Years ago, I served a short stint as a church planting professor and ended up being a church revitalization pastor.
I was young, but still had a few years of church planting experience and was ready to dedicate my time to teaching others how to do the same. During my time there, however, I got a call from an established church, asking me to be their interim pastor. Not ready or able to dedicate myself to serving as their full pastor, and learning that their church was looking for someone to revitalize what had become a dying congregation, I stepped into a role as a transitional teaching pastor.
Essentially, I was walking alongside 35 (mainly senior adult) people helping them consider how to bring their church back to life. Their church used to have over 200 members, but it had dwindled down and they were open (and even ready) for change.
The bigger issue, however, was that their church had been declining for a long period of time, which meant that it could take an even longer period of time to bring it back to life. We had to really analyze what had been going on in the church, identify areas of potential change, and find ways to actively change the habits and routines of the church.
It quickly became the hardest job I’d ever had— harder than church planting, I think. In a humorous way, this made sense, of course: It’s always easier to birth something than to bring it back from the dead.
The reason that it was such a challenging job was because it required consistent and effective leadership. We had a good portion of the church people committed to being leaders, and we quickly formed smaller leadership groups that were assigned different tasks, all with the goal of revitalizing the church. The process of determining what we wanted the church to look like and how we would get there, of course, first required that we define leadership.
Leadership is a dynamic process
Robert Clinton wrote in a book on leadership saying that it is a constantly-changing, ever-evolving process. He says that leadership requires a man or woman to use their God-given capacities to influence a specific group of God’s people towards God’s purpose for the group.
Clinton’s definition is abundantly clear.
In the case of my church revitalization opportunity, our leadership experience constantly evolved based on the focus of the group on any given week. One week we may have focused on revamping our services, another week may have been dedicated to analyzing our mission work outside of the church.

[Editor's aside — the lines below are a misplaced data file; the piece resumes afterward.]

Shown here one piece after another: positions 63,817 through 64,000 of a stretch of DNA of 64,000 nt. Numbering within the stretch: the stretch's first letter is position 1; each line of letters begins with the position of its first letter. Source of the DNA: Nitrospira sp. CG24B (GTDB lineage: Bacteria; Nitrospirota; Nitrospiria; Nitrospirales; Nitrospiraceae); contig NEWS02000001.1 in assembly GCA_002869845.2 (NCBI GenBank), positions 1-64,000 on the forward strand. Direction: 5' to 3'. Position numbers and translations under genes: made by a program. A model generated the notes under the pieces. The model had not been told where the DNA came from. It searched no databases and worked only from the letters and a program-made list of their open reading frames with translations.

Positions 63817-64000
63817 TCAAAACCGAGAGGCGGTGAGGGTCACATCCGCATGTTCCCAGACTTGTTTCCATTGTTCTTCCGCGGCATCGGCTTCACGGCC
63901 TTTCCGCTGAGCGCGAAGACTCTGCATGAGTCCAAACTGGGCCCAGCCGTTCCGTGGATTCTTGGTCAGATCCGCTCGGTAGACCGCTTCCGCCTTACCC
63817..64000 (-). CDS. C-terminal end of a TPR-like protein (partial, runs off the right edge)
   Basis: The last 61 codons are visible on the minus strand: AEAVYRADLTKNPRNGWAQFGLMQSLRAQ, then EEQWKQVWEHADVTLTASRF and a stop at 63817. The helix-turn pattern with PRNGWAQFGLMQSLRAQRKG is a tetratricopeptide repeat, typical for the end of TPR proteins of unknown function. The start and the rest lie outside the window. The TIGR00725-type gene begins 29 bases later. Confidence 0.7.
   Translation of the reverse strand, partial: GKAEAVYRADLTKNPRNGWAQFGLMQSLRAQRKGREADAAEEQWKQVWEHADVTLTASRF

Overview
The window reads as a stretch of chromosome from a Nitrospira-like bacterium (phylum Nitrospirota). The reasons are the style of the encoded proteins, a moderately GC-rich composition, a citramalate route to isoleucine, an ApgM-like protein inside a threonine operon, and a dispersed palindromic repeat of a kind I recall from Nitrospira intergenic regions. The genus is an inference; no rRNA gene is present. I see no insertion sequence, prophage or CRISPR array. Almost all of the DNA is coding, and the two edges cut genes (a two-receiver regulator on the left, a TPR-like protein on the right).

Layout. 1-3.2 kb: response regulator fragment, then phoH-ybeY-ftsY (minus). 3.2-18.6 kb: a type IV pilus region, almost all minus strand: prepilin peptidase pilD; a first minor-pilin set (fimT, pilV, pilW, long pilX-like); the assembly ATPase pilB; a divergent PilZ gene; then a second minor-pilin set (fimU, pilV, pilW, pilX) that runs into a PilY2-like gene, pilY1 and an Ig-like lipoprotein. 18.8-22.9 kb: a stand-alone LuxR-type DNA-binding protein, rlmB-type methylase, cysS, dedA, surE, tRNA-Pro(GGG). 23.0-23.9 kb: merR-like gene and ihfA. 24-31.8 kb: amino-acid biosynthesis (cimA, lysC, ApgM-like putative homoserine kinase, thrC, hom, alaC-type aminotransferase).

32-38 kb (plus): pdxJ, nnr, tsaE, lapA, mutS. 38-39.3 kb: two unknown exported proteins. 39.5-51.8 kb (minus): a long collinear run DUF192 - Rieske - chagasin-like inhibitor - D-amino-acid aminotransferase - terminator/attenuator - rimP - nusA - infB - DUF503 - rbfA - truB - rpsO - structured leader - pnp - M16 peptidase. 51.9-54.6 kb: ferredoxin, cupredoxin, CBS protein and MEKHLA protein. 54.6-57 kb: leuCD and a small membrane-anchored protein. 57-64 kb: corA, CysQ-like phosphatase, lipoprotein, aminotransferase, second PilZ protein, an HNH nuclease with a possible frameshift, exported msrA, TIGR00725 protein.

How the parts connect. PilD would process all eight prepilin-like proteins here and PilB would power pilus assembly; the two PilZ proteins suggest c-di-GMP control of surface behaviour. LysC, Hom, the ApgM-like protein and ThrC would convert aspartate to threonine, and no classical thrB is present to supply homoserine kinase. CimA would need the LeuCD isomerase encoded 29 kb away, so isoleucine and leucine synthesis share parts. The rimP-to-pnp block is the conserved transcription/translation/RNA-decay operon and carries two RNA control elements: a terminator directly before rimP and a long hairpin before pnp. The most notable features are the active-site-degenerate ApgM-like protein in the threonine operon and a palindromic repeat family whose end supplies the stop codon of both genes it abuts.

Because the work we were doing was constantly evolving, our leadership evolved as well. Different people used different skills. All of this was done, of course, with the intention of revitalizing the church according to God’s will.
God’s will was the most important part of revitalization.
In Bible times, when people needed guidance from God, an apostle or prophet would be the one to deliver it. People heard from the Holy Spirit and came back, eagerly telling their people, “I’ve heard from him. This is what we’re going to do.” But, although we may not function and receive direction in the same way, I believe that receiving direction from the Holy Spirit still happens and should still be valued, but the act of receiving that word is often more collaborative today.
Today, it feels more like a process. It is not a one-and-done incident. Instead, understanding God’s will for a group is a more drawn-out experience, filled with active prayer and reflection that eventually leads towards discernment. And this is okay; this is all simply a part of the dynamic process of leadership.
Direction from the Lord
Once we decided which direction to take the church, we were able to revitalize it over the span of many months. We took steps together because we took the time to hear from the Lord together. One of the biggest keys to making sure the church was able to become strong again was the importance we placed on leadership within the church.
Leadership is about empowering people to take action together. 2 Timothy 2:2 comes to mind here: “These things you’ve heard from me in the presence of faithful men, teach others also to be able to teach others also.” It’s about empowering other.
So many leadership principles have remained the same for years, but whether planting a church, revitalizing a church, or simply serving those in your church community, I believe that empowering others in Christ will always be the biggest aspect of effective leadership within the church.
Ed Stetzerholds the Billy Graham Distinguished Chair of Church, Mission, and Evangelism at Wheaton College, serves as Dean of the School of Mission, Ministry, and Leadership at Wheaton College, is executive director of the Billy Graham Center, and publishes church leadership resources through Mission Group.